dedicated the grave, the pall-bearers lowered the casket with ropes, 13 huge
floral sprays were thrown in with handfuls of dirt, and we took a taxi back to
|The Front Group of the Cemetery March|
|Tossing Flowers into the Grave|
At one point a motorcyclist tried to drive between the chairs and awnings. He was grabbed by a sub-chief who reprimanded him for a minute while occasionally hitting him with a thin stick. He shut off his engine and pushed his bike away.
During the procession one of the bystanders got in a fight with one of the enforcers. There was a lot of yelling and shoving and a few swings but curiously no blows were landed. With all of the other enforcers and village people around, nobody else got involved. It was almost like they were pretending to fight, just for show, without wanting to hurt anyone.
The bolo drums were really hollowed-out sections of logs. The drummers beat on them with sticks getting two different pitches per log.
|Dugout "Bolo Ba Besombe" Drums|
Inside the “Cheferie” or chief’s house courtyard is a traditional house made of sticks and leaves. It is very well-built but just for show.
|Traditional House, Now Just for Show at the Cheferie|
When we arrived home Friday night about 11:30 our keys wouldn’t unlock our apartment! Something was sticking in the lock. We fiddled with it, our guards fiddled with it, we drove around looking for a place to buy WD40 or the equivalent (& finding everyplace closed), we returned and fiddled with it some more, and I tried putting oil and soap on the key. We considered a hotel but weren’t carrying enough cash. It looked like we would be sleeping in the truck. Finally, after about an hour and much prayer, one of our guards got the key to open the lock. Prayer works. The next morning I took the lock apart and found the cause: some of the screws were a bit loose. After this I will always carry a key to our back (kitchen) door.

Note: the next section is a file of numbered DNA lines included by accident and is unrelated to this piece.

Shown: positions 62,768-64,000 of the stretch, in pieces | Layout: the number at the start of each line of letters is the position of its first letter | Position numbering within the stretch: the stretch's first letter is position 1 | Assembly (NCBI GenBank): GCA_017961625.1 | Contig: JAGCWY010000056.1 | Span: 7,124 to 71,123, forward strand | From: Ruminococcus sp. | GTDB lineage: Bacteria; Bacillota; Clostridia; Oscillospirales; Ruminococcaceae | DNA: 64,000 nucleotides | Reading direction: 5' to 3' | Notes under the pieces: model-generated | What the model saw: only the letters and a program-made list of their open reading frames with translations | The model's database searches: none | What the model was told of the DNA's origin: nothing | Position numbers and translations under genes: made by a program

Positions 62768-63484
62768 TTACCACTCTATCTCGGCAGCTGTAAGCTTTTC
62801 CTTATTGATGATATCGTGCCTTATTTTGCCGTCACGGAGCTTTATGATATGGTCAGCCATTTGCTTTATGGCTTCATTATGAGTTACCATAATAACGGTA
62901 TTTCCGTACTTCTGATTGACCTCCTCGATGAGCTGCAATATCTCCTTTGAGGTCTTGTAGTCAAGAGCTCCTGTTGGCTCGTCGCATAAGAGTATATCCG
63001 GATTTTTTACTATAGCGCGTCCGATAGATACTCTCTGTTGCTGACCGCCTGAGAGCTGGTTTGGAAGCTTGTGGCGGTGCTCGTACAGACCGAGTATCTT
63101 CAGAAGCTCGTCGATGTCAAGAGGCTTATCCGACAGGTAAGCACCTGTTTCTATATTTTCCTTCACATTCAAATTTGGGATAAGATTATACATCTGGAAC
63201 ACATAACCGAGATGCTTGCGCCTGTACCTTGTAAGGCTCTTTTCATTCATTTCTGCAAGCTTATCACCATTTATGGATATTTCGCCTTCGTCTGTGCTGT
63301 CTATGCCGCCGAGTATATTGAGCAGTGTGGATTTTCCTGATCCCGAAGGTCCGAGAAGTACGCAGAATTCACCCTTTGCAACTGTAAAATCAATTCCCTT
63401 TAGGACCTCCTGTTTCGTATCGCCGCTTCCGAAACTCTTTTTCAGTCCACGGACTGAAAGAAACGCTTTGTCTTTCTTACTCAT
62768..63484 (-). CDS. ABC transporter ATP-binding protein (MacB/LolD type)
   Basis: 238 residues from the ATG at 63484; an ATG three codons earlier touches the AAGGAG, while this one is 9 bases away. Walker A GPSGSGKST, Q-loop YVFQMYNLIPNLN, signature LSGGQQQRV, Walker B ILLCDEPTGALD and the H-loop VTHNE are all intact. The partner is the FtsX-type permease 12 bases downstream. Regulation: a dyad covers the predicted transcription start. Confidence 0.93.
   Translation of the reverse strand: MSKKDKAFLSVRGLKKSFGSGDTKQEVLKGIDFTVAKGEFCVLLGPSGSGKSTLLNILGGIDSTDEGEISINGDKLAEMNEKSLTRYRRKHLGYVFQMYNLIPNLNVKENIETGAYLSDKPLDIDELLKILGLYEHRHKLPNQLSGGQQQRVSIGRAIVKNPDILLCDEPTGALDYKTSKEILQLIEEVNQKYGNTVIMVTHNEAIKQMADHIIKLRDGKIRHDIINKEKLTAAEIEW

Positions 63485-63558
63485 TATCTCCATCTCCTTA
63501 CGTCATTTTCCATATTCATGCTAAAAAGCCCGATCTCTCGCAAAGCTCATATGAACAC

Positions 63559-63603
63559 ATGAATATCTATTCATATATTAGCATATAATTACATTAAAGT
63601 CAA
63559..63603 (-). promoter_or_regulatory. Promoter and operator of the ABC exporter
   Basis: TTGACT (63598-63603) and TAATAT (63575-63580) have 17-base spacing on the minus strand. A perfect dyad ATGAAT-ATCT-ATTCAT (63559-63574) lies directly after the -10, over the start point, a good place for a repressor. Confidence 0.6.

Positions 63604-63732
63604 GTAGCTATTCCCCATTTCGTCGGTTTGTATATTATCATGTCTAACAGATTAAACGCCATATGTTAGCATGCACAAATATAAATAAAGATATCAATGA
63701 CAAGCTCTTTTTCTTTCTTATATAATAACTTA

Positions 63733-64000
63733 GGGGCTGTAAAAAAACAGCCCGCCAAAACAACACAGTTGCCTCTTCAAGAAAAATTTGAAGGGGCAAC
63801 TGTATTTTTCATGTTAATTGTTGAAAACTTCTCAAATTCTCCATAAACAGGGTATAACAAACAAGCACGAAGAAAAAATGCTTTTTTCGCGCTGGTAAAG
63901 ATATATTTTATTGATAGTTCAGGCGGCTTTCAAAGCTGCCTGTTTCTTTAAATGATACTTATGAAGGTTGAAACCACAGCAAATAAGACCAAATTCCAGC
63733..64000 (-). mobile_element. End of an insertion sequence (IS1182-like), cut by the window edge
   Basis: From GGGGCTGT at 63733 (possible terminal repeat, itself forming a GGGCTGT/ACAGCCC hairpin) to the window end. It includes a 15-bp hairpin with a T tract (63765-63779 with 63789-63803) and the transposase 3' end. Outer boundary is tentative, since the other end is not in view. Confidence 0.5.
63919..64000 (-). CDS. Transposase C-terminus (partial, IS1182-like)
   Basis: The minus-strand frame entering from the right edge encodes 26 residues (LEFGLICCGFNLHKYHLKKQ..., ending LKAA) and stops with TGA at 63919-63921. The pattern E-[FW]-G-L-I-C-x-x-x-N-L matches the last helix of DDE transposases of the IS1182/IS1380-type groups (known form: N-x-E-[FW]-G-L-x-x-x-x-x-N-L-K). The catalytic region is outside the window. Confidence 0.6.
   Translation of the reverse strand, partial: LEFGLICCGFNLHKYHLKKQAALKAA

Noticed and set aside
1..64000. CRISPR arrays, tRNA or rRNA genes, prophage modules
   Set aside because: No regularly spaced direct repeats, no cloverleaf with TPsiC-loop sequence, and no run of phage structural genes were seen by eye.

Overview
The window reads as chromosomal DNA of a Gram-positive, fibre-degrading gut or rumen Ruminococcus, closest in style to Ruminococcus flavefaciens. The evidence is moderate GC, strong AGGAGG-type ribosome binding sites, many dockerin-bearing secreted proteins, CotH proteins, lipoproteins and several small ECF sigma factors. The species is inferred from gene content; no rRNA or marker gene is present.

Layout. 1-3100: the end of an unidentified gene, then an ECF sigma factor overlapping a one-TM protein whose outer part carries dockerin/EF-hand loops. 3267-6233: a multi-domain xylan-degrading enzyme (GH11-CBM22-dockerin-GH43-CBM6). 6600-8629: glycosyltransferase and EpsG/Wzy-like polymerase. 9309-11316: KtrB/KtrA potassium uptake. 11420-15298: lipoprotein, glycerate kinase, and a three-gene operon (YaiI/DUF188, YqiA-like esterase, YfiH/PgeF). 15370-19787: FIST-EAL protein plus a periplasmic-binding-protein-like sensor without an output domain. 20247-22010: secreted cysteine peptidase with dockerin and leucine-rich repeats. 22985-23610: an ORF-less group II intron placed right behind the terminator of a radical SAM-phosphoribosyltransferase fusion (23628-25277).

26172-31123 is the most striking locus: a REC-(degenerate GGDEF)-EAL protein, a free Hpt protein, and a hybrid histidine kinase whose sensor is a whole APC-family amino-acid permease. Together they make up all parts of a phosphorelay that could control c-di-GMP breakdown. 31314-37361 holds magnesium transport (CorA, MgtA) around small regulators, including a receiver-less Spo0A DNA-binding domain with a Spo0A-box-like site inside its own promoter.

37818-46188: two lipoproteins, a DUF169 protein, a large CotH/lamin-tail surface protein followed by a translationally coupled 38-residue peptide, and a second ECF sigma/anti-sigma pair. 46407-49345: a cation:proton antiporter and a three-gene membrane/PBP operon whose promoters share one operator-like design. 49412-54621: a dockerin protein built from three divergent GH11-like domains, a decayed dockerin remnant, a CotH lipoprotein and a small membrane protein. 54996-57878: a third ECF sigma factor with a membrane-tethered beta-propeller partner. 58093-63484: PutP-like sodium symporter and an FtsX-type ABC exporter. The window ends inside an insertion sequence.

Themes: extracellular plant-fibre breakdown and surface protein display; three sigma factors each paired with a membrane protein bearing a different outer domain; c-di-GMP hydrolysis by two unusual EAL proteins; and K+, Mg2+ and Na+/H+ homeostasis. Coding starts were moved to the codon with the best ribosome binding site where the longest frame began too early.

Saturday morning we got an early phone call from the branch 1st counselor. During the nighttime thunderstorms branch member Bernadette’s roof was damaged. She didn’t have enough cash to fix it and the counselor didn’t have quite enough to help. The branch president couldn’t be reached. We inspected the damage and secretly kicked in $20 to make up the difference so the work could get started. Then we hauled the material in our truck. It is so hard to say no when the need is so urgent, but we know that help should come through the president, so we try to resist.
|A House Similar to Bernadette's & the Alley Leading to Hers|
|Bernadette's Damaged Roof|
After church and some socializing, all of the missionaries came over and watched the first session and priesthood session of General Conference. I set up a computer in our bedroom with the sessions in French for the 3 francophone missionaries. In between sessions we had dinner. It’s fun to get together like that. We love our job!
|All 10 Missionaries Here for Conference & Dinner|
|Random Photo of Common Banana Truck|
|Fish from Marche Just Before I Ate It|